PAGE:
Nation-states, cyber criminals, and cyber terrorists may have different objectives, but they now share their codes, techniques, and information to attack U.S. industries. Their collaborative efforts have the potential to undermine the backbone of our critical infrastructure and economy. With cyber threats rapidly increasing in number and complexity, leading executives face more pressure than ever to protect their corporate assets.
“If you know the enemy and know yourself, you need not fear the result of a hundred battles.” – Sun Tzu
During graduate school at the United States Naval War College, I studied military philosophy, military strategists, and leadership on the battlefield. Today, as I look at the cyber landscape, I see many similarities between the decisions made on the battlefield and the decisions made in the C-Suite.
Similar to a commander in battle, the modern executive is asked to minimize risk, stay one step ahead of the adversary, and make crucial decisions—sometimes with limited insight. To make matters worse, an executive must also consider strategic business priorities, competitive pressures, and the rapidly changing technology landscape. It’s a daunting task, but one that becomes more manageable when executives start with the right questions. For example:
- How likely is my company to suffer a loss?
- How can different security options reduce my expected losses, and at what cost?
- How are known threats impacting my system?
- Where do my corporate assets actually reside, and how do they contribute to my overall risk profile?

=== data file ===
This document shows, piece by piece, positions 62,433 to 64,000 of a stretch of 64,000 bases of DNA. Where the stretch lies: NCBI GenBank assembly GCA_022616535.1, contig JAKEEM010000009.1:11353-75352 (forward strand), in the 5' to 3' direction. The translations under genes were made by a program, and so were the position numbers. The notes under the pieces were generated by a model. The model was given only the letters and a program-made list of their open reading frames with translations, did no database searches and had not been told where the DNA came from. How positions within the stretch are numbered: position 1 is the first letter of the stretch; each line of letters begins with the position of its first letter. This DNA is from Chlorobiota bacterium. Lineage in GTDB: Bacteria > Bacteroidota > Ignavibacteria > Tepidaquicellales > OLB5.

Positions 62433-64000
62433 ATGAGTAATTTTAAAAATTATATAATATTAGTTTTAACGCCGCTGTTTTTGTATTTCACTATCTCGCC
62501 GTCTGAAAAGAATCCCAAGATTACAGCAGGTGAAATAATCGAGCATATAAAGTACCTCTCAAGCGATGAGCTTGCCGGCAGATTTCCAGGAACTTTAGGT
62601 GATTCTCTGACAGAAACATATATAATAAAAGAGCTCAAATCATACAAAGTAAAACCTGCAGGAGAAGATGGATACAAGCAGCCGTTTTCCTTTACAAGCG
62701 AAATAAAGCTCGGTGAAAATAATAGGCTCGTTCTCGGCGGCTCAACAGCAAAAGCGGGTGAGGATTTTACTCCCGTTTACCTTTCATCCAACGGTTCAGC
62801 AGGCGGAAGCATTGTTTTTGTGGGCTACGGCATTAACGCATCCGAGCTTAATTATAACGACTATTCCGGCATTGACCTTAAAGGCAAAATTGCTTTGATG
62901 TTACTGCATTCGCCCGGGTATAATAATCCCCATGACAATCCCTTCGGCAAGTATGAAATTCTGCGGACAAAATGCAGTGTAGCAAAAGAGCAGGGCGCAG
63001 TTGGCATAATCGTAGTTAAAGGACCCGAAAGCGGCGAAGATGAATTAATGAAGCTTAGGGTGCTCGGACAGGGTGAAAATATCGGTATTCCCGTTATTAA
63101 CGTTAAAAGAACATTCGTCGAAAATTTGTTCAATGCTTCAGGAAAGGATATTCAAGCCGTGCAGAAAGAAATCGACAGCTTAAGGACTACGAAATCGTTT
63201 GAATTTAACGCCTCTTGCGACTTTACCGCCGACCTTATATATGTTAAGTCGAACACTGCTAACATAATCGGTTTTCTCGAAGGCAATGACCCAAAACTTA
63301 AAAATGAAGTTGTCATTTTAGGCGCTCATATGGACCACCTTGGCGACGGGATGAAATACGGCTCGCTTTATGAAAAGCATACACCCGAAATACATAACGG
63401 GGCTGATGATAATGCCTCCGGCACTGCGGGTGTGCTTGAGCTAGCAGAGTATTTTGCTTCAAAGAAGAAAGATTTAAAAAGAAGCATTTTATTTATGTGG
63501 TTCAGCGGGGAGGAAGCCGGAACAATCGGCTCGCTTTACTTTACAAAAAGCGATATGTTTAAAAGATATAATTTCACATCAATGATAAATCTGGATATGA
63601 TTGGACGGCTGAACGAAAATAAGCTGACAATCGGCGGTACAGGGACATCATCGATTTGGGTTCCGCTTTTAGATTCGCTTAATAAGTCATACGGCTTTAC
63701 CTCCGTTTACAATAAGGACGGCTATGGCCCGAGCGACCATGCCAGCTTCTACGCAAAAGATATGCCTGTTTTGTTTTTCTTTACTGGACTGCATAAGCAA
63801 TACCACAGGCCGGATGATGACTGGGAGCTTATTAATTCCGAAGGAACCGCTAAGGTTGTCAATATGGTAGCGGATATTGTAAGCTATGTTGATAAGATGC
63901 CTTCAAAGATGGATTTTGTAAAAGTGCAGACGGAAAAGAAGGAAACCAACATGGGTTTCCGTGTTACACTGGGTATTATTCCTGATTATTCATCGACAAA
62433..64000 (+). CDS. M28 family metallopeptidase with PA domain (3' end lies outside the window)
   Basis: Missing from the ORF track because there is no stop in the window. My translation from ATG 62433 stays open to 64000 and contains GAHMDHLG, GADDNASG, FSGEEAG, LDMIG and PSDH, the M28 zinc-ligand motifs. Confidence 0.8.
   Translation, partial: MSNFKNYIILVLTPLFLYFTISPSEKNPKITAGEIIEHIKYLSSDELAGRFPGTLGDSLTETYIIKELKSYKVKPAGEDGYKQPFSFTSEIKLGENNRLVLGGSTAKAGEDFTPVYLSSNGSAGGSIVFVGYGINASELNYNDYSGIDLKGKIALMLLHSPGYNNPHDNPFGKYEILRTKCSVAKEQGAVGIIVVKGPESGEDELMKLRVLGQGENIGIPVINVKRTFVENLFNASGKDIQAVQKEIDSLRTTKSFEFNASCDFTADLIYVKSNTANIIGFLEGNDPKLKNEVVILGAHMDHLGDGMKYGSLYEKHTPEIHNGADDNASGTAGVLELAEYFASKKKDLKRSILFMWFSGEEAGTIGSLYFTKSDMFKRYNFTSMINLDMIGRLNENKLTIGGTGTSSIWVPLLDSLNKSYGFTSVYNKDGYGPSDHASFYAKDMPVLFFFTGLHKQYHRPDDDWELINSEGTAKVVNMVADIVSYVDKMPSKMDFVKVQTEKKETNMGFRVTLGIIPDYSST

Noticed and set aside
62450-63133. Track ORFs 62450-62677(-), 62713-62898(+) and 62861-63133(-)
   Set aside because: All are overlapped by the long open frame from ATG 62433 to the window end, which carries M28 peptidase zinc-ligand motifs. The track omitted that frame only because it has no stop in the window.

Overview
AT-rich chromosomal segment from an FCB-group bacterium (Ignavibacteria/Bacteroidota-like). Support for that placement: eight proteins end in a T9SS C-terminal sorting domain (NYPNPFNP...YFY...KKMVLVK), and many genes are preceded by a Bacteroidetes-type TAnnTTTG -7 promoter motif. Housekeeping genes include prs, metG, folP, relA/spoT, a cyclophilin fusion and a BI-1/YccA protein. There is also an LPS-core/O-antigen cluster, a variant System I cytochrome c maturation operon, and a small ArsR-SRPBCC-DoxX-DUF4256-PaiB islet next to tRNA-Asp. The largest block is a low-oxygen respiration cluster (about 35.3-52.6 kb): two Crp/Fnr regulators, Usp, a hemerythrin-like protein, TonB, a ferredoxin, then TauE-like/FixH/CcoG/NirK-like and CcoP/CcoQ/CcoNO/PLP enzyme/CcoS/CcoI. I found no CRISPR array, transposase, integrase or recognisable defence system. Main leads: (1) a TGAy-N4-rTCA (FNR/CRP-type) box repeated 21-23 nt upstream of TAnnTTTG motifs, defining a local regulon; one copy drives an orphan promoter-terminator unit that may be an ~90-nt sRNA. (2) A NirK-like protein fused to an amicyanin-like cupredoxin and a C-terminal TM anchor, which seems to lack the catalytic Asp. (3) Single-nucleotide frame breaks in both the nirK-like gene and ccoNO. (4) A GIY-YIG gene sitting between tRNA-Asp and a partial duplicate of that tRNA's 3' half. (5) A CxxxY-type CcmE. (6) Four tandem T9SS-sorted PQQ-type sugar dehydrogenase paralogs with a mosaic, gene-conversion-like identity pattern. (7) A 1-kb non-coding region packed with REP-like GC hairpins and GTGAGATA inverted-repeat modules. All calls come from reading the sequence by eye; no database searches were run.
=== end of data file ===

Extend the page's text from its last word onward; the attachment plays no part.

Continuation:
- How can I strategically prioritize my resources (people, tools, processes) where they will have the most impact?
Unfortunately, many executives don’t ask these probing questions. Instead, they throw the kitchen sink at a threat they don’t fully know or understand. Will the attack come in the back, front, or side door? Or, does the threat reside within? Executives should pause, get back to some basics, and ask the right questions before committing precious resources. As the old saying goes, “don’t send a battalion to take a hill when a regiment will do the job.”
The great military theorist Sun Tzu once said, “If you know the enemy and know yourself, you need not fear the result of a hundred battles.” However, “If you know yourself but not the enemy, for every victory you gained you will also suffer defeat.” And, finally, “If you know neither the enemy nor yourself, you will succumb in every battle.”
Applying this military philosophy in the cybersecurity domain and the boardroom is quite simple. Executives should identify their key vulnerabilities, their risk profile, and the latest information about external threats. Only then can they move forward with a strategy that informs decisions about financial planning, cyber defenses, risk mitigation, and business continuity.